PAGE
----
The new concept of recognizing impairment of financial instruments based on expected credit losses, which FASB is developing, will represent a substantial change in industry philosophy and practice, according to board member Lawrence Smith.
“I think we’ve changed the concept totally,” Smith said Friday during a webcast devoted to explaining the new Current Expected Credit Loss (CECL) model.
Smith said existing U.S. GAAP recognizes impairment as the result of an incurred loss event whose occurrence was probable as of the reporting period. The CECL model treats impairment as the amount that an entity is not expecting to collect.
“What the board has done … is really to move away from the ‘impairment concepts’ [incurred loss model] and really move to a model that reflects the credit riskiness on an ongoing basis and is continually updating the estimate for expected credit losses based on what you are actually expecting to come in, all told,” FASB Practice Fellow Steven Kane said during the webcast.
FASB’s joint project with the International Accounting Standards Board (IASB) grew out of the financial crisis. The Financial Crisis Advisory Group, which the boards set up in October 2008, found problems with the delayed recognition of losses associated with loans and other financial instruments, as well as the complexity of multiple impairment approaches.
The advisory group recommended exploring an alternative to the incurred loss model that would use forward-looking information. The current project’s objective is to fulfill that recommendation.
The CECL model described by Smith and Kane has been the topic of considerable interest because of the way it came about. In the convergence project on accounting for financial instruments, FASB had agreed with the IASB on a “three-bucket model” that eliminated the initial recognition threshold and introduced two measurement objectives.
For Bucket 1, an entity would recognize lifetime expected losses for which a loss event is expected in the next 12 months. For Buckets 2 and 3, an entity would recognize lifetime expected losses. Transfer from Bucket 1 to Bucket 2 would occur when deterioration in credit quality has been more than insignificant and it is at least reasonably possible that some or all of the contractual cash flows may not be collected.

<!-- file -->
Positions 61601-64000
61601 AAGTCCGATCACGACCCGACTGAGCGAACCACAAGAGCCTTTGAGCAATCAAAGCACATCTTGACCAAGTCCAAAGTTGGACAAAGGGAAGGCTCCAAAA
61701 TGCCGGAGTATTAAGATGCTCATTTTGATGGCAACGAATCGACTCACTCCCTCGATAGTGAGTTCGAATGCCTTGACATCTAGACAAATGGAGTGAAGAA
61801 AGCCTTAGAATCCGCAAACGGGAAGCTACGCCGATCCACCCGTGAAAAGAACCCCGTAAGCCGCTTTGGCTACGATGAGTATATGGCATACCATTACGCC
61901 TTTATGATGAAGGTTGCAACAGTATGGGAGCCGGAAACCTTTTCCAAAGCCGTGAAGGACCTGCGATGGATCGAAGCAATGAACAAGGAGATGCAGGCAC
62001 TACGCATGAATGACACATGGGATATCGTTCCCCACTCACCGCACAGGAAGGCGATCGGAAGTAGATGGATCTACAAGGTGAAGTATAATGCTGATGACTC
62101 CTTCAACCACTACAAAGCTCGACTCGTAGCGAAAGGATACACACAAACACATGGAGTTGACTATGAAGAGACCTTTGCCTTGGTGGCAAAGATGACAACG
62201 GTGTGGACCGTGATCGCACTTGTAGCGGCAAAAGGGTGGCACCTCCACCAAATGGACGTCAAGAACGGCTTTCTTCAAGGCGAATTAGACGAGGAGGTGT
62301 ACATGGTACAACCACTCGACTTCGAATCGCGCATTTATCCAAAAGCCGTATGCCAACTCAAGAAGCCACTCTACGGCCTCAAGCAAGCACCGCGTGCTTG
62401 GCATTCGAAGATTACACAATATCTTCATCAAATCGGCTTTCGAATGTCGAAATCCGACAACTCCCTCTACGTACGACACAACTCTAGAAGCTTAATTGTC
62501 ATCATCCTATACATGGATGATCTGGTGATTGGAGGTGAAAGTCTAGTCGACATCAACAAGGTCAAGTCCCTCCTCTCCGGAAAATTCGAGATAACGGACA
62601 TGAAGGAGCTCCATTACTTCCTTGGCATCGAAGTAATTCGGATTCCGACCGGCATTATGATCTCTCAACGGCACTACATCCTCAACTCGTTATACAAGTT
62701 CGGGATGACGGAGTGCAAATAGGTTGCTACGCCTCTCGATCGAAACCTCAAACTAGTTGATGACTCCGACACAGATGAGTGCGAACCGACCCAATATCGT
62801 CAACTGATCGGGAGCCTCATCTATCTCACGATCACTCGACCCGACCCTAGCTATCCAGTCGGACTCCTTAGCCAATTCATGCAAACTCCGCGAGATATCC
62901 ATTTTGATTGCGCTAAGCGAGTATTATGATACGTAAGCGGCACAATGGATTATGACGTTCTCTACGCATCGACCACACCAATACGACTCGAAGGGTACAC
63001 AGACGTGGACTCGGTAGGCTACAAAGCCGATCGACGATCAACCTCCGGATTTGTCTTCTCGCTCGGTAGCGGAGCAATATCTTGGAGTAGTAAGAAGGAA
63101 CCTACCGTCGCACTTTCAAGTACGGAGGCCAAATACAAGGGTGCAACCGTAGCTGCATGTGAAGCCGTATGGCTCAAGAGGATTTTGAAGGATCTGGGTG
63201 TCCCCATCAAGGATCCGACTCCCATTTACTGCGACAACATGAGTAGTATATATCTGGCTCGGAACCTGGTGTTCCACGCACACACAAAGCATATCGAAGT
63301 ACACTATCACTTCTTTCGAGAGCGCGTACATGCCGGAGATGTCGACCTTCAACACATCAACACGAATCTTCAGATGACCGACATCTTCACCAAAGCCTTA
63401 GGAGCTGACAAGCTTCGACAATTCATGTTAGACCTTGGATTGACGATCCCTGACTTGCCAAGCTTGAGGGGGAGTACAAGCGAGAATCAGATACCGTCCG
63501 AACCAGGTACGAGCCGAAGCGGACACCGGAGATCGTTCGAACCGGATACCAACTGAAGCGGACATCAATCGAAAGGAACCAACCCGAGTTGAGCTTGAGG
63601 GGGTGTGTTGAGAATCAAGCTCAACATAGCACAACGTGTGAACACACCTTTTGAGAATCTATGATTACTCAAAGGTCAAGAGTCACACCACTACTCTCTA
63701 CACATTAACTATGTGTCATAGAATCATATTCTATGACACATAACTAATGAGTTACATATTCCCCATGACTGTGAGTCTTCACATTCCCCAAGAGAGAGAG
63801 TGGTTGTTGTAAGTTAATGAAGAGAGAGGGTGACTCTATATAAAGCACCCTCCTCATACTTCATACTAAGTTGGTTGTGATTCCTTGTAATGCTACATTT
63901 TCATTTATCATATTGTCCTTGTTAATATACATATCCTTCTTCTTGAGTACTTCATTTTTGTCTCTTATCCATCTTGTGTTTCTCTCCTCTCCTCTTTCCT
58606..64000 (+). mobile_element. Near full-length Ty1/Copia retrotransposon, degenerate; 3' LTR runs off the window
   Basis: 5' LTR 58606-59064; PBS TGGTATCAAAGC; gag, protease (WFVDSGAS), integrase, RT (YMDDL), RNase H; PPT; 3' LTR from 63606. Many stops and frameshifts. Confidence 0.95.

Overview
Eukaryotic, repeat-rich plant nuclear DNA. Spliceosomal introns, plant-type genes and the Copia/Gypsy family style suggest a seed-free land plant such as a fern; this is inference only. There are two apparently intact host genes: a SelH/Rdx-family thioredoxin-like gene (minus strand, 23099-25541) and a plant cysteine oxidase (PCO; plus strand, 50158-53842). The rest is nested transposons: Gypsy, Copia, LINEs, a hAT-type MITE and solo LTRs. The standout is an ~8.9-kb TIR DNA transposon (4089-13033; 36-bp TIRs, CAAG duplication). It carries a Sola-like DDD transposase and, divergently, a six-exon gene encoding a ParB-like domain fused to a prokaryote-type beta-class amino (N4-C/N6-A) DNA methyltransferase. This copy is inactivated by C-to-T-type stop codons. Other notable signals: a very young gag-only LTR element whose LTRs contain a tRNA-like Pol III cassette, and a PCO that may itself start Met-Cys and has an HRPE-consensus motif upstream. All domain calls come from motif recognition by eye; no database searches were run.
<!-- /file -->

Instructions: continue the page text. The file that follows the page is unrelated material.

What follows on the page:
When FASB consulted with its constituents, Smith said, the board was “bombarded” with questions about the three-bucket model. The angst over the model was caused by the use of two different measurements.
So while the IASB continued moving toward an exposure draft using the three-bucket model, FASB separately developed the CECL model to alleviate stakeholders’ concerns.
Both boards are scheduled to release EDs on impairment of financial instruments in the fourth quarter of this year—using separate models for credit risk impairment. Smith said he expects the boards to gather comments, compare the two models, and get together to redeliberate them.
“If people are thinking that the possibility of convergence is dead here, I would say from one board member’s perspective, it’s not dead,” Smith said. “And I would expect that we would try to learn from each other to come up with a final standard.
The CECL model, which FASB has tentatively agreed to expose, uses a single expected credit loss measurement objective. The expected credit losses reflect management’s current estimate of contractual cash flows that the entity does not expect to collect.
This estimate is based on information about past events, current conditions, and reasonable and supportable forecasts about the future. Under the CECL model, expected credit losses would be re-estimated every reporting period. Favorable and unfavorable changes would be reported in earnings.
FASB expects that the expected credit losses reported on the balance sheet will be easy for investors to understand because it is based on a single measurement objective. For preparers, the model leverages internal credit risk management tools and systems, although the inputs to the measure will change.
Since estimates are involved, judgment is necessary.
“I think, from our discussions with investors, they understand the judgmental nature involved with the estimate,” Kane said. “But largely what the board is doing here is giving the goal post for what companies should be shooting for.”
—Ken Tysiac (firstname.lastname@example.org) is a JofA senior editor.